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  1. I agree. You did not hear the media blaming politicians who made those decisions. All you heard about were deaths and poor stranded passengers who could not get home.
  2. Good point about the cruise lines also being dependent on their own insurance providers. I don't think anyone had previously brought up that point.
  3. Well NY now has Broadway shows closed. (We were supposed to see Ain't Too Proud to Beg in late March). But I don't know why anyone would want to go to New York City at the moment.
  4. You are right, but the cruise ship problems started early and unfortunately made news stories that made it sound like they were "petri dishes" for the coronavirus. And then there were the stranded passengers who also made the kind of stories that could be sensationalized.
  5. There is a simple answer. They do that because they can do it.
  6. Insurance that covers nothing that might happen to you---just wonderful. But thanks for the heads up. Have these changes also been made to policies bought before this crisis? Many of us buy insurance early so as to cover preexisting conditions.
  7. They are giving the $100 for the purchase of the cruise, not for the $800 value of the stock.
  8. Yes, it's the medical coverage that is important since a major medical bill can wipe anyone out. As for the cost of the cruise itself, that can be looked at as something you were paying anyway. It would not be nice to get nothing for that money, but it would not potentially bankrupt you like a medical bill might.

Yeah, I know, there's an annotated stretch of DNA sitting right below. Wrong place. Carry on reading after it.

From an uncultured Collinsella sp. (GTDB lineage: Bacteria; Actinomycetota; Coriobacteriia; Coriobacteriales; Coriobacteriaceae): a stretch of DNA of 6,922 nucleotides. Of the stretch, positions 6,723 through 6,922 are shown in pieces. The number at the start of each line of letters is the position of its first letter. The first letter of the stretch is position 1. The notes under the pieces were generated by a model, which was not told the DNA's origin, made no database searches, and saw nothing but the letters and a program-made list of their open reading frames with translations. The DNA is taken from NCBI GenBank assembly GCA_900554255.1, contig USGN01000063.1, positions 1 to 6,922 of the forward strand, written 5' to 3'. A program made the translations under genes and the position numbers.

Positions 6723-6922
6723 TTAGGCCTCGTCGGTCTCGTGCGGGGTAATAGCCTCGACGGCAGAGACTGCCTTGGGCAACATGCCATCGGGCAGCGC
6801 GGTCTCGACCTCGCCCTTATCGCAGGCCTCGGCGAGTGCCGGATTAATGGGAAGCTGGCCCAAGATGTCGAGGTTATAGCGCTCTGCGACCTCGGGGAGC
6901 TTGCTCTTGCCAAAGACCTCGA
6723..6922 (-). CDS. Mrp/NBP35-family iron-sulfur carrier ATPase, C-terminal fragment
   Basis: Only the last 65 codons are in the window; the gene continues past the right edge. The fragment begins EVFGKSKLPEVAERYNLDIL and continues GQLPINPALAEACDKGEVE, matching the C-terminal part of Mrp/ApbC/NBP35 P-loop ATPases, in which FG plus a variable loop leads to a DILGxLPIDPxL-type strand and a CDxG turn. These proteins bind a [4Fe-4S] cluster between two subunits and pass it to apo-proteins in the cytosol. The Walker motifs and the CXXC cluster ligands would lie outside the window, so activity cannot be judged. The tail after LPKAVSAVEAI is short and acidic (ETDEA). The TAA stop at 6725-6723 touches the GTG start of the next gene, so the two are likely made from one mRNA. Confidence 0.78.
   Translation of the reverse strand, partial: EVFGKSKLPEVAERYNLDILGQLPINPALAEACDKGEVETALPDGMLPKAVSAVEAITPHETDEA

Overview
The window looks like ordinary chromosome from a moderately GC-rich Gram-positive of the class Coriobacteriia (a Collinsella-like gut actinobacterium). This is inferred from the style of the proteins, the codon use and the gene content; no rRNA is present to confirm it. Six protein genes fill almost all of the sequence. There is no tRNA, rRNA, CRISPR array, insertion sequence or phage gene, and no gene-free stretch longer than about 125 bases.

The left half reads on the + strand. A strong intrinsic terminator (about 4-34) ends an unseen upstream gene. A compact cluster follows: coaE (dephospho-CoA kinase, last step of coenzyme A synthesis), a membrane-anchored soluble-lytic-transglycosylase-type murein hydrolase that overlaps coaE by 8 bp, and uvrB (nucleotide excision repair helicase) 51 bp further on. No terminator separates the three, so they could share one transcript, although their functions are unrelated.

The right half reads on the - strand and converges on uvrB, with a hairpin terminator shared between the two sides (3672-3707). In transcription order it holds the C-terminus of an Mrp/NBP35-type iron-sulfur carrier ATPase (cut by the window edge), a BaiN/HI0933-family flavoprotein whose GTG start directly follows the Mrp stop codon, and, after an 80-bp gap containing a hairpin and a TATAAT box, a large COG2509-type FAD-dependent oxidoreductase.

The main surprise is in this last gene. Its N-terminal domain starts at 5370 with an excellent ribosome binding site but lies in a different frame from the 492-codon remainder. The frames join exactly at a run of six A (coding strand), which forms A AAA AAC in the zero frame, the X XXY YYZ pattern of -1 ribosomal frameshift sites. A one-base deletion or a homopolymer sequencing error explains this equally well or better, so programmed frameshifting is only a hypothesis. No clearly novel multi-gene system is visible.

9. And once again a dose of real world reality ends utopian ideas. edit---I should have also quoted the rest of the post with your comments in red.
  10. I think it .depends on your state rules re: insurance. I know when I booked our cruise for this summer (which we just cancelled earlier this week), I was told by our TA that according to NY State rules our insurance would be totally refundable if we cancelled because we had a refundable deposit so nothing at risk when we booked and that meant according to our state's laws the insurance would be refundable. I have an e-mail from the insurance company that they are reviewing it, so I will find out.
  11. One of us is right, the other will be proven wrong. Time will tell, and we'll see whose analysis is the one that they use.
  12. You have to balance the cost against the gains to figure out how much it costs Carnival Corporation, or even if it is a gain for them instead of a cost. How many opt for a cruise with the OBC in mind? Since they seem to automatically renew this every year, you have to feel that they feel that there is a net gain.
  13. The OBC costs them relatively nothing, and at the same time provides an incentive to book cruises owned by CCL. They are going to need every incentive available once cruising returns.
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